Faculty Leader – Sport
The Subject Way
Firstly, to teach students the vital skills they need to achieve their full potential and gain the very best grades they can. Secondly, to teach students how each subject relates to the wider world, incorporating the life skills they will learn.
It is our belief that knowing how what you learn links to the wider world brings a subject to life and therefore improves overall understanding and engagement.
A high-quality physical education curriculum inspires all pupils to succeed and excel in competitive sport and other physically-demanding activities. It should provide opportunities for pupils to become physically confident in a way which supports their health and fitness. Opportunities to compete in sport and other activities, build character and help to embed values such as fairness and respect. We also aim to develop the social and emotional well-being of our students.
We aim to engender a love of learning, self-belief and aspiration through 4 key intentions:
- The removal of barriers
- Developing skills for learning
- Fostering of personal attributes
- Enriching student experiences and broadening their horizons
How we intend to remove barriers
In Physical Education we remove barriers to learning and support students’ ability to access the curriculum through the development of literacy, numeracy, oracy skills and vocabulary acquisition. Students are introduced to key subject specific vocabulary and have regular opportunities to reinforce their understanding through low stakes testing. Students are given opportunities to read widely and often in order to develop their oracy within a subject specific context.
Misconceptions do not go unchallenged and the supportive environment within each and every lesson ensures that students develop their own literacy and vocabulary in a high challenge, low fear environment. Throughout each year of the curriculum numeracy and statistical skills are sequenced to become more complex over time to ensure students build on the fundamental aspects of each one and develop their confidence and aptitude.
|Rawmarsh offers a fully inclusive curriculum by;|
|1. Building strong relationships|
|2. Using support staff|
|3. Listening to pupils|
|4. Planning fully inclusive lessons|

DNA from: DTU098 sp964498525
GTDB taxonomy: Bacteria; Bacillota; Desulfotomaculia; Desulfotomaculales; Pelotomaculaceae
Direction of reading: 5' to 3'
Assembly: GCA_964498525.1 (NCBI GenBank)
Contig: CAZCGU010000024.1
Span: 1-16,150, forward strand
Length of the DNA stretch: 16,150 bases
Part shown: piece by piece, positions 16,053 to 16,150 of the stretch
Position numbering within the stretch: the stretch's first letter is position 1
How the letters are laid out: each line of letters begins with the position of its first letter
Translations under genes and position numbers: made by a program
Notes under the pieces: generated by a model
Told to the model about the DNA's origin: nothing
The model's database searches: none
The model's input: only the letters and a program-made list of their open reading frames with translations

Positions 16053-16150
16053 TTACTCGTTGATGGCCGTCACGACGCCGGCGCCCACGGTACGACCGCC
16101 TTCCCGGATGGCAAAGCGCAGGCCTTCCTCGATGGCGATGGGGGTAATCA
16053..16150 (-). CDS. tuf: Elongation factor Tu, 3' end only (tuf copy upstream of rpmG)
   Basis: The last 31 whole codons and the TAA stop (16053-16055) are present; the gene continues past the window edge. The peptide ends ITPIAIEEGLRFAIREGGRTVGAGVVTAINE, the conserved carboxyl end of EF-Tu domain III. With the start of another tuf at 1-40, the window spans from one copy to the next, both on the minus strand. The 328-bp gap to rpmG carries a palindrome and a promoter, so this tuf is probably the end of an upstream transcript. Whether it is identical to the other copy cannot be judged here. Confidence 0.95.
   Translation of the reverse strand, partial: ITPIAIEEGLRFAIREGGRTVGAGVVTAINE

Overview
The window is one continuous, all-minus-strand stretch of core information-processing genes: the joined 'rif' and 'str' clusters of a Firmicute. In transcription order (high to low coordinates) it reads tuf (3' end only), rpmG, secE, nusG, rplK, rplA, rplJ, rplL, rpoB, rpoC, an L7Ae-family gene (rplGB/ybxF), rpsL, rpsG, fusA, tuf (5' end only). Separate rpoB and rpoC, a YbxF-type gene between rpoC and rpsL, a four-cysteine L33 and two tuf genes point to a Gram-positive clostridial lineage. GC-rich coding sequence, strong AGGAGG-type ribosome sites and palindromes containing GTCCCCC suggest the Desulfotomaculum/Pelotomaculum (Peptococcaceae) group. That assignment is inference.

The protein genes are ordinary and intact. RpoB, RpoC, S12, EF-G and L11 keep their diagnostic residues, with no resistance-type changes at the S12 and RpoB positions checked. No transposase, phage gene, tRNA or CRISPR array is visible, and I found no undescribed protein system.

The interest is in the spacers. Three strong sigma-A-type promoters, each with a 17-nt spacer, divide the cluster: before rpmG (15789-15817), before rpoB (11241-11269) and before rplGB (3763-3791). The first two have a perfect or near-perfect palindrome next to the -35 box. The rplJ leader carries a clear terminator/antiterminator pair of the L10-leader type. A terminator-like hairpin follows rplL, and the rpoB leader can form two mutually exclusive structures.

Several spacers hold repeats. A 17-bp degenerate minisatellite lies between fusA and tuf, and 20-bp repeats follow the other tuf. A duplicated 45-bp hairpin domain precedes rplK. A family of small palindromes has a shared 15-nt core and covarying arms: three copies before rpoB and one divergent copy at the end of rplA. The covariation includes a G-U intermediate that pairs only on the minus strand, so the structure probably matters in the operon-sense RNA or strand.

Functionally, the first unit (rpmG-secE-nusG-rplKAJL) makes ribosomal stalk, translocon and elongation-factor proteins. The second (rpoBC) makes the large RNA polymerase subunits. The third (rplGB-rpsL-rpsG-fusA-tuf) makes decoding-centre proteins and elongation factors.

|Initiatives used in PE;|
|Colour smash – Promoting physical activity for girls|
|Lunch time clubs for SEN students|
|Fully inclusive extracurricular timetable|
How we develop skills for learning
Developing student knowledge and essential learning skills go hand in hand. Students need to remember with fluency in order to be fully established mini-subject specialists. We strive, at all times, for personal excellence by developing the 5 key skills for success below:
|Students in PE are consistently recalling learnt skills and developing these in conditioned and competitive practices.|
|Throughout their time students will be asked in lessons to interpret results of heart rates, physical and skill related tests. They will develop their interpreting skills during OAA and Duke of Edinburgh through map and compass work.|
|All students will develop creativity through numerous units of work each year. During, dance and gym units students will be expected to be creative in their choreography and in games units developing creative ways to outwit opponents.|
|Analysis & Evaluation|
|Students develop this skill from the beginning of Y7 where they are taught how to analyse their own and others work. In all units of work communication is developed to ensure all pupils can give meaningful feedback to further develop skills.|
|Students are challenged in PE to find innovative solutions by looking at things from different angles e.g. attacking or defending. Creative risk taking in a high challenge low fear environment allows all students to think more divergently|
How we foster personal attributes
In year 7 pupils are taught a broad range of activities including outwitting opponents (take risks and rise to a challenge), competing at maximum levels (Dreaming Big), exploring and communicating ideas etc with a focus on improving their physical, social and emotional well-being. They will become competent, confident and expert in their techniques, and apply them across different sports.
When entering Y8 and Y9 students follow pathways dependent on their areas of strength having completed Year 7. Students will continue to access a range, however, they will study a more specific curriculum. All students across Year 7 & 8 should understand what makes a performance effective and how to apply these principles to their own and others work.